The powerbrokers’ intentions: Two views from inside SCALA

News that 70, now 80, wealthy business people and other powerbrokers have met on key Louisville issues immediately drew comparisons to the Illuminati, a clichéd reference to any secretive organization that has power outside of government.

Yet keeping secret such a large group is like hiding an elephant; local media just missed that it existed until Insider Louisville broke the story (and disclosed that one of Insider’s major donors is David Jones Jr., a prominent member). Whether the Steering Committee for Action on Louisville’s Agenda, known as SCALA, is secret is beside the point, which is… SCALA’s formation comes as the state considers whether to take over Jefferson County Public Schools. Jones Jr., an unseated school board member, has indicated we should be open-minded about such a state coup. Its formation comes as Gov. Matt Bevin presses his attack on public schools, calling JCPS an “unmitigated disaster” and proposing deep cuts for all schools. It comes as the state writes charter schools into law, lawmakers consider siphoning taxes for private and religious school scholarships and pension reform presages the mass retirement of teachers.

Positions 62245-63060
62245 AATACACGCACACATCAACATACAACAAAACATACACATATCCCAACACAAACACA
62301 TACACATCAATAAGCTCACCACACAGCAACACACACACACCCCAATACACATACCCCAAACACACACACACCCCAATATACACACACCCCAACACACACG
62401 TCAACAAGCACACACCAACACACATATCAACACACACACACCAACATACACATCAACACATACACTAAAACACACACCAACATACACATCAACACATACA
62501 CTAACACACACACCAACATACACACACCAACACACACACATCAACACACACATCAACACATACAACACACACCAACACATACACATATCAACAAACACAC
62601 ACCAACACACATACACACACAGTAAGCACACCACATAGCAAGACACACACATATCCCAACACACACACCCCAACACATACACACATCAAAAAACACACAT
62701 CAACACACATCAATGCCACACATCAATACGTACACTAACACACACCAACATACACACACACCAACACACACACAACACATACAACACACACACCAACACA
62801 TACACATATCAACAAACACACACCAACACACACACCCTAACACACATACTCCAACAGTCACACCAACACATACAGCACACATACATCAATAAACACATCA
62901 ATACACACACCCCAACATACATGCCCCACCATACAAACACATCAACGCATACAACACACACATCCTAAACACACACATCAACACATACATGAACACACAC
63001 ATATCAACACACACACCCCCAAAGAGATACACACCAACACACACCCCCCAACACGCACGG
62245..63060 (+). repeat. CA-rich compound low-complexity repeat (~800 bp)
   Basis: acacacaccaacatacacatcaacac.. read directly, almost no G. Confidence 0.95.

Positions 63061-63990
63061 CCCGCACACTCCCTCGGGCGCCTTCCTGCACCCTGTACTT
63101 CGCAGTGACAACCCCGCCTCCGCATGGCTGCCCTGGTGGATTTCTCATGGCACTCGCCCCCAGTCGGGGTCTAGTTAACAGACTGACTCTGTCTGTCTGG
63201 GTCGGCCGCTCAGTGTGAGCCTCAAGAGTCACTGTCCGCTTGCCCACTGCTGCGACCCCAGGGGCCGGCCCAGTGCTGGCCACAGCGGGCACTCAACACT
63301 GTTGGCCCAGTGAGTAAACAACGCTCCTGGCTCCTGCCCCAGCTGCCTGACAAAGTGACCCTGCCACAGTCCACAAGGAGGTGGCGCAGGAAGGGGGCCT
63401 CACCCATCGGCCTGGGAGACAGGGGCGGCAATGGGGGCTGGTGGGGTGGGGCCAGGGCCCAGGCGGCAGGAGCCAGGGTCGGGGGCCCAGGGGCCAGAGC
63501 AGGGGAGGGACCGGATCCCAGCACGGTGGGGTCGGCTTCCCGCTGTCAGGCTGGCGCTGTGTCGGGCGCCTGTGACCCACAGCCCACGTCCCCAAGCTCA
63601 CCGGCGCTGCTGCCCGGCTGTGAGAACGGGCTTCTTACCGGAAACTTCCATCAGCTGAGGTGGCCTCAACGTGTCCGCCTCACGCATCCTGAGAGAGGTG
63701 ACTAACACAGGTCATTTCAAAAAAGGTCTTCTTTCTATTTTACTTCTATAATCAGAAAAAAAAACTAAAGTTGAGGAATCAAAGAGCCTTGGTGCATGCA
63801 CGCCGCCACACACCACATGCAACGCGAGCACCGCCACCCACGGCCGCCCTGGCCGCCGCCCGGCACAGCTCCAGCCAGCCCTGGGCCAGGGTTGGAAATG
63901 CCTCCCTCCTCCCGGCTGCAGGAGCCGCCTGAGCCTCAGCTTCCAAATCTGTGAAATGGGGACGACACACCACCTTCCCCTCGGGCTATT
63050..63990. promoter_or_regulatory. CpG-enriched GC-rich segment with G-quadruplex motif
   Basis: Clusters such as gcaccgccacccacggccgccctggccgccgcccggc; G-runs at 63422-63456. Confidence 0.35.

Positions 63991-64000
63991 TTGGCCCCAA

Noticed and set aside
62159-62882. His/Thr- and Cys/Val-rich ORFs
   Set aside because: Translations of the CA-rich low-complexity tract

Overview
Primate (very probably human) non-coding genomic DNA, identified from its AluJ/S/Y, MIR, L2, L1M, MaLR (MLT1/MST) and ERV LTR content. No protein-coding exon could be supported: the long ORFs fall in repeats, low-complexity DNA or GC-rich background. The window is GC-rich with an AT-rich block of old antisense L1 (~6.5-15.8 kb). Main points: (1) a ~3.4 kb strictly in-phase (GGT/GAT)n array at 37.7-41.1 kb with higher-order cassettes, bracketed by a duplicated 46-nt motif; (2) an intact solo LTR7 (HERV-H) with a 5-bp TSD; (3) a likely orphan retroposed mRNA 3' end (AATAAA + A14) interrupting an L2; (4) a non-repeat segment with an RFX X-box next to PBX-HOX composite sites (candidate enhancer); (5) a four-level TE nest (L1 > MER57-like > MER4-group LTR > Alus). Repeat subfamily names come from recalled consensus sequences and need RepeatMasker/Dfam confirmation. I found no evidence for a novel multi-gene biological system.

Precarious times, indeed, for public schools.

Why wouldn’t Louisville’s burghers want to be involved? But why should we trust them, and what do they really want?

To help you decide, here are commentaries from school Board Member Chris Kolb, and SCALA members C. Edward Glasscock and Sandra Frazier.


Comedy, Tragedy at La SCALA
…behind the curtain of powerbrokers’ group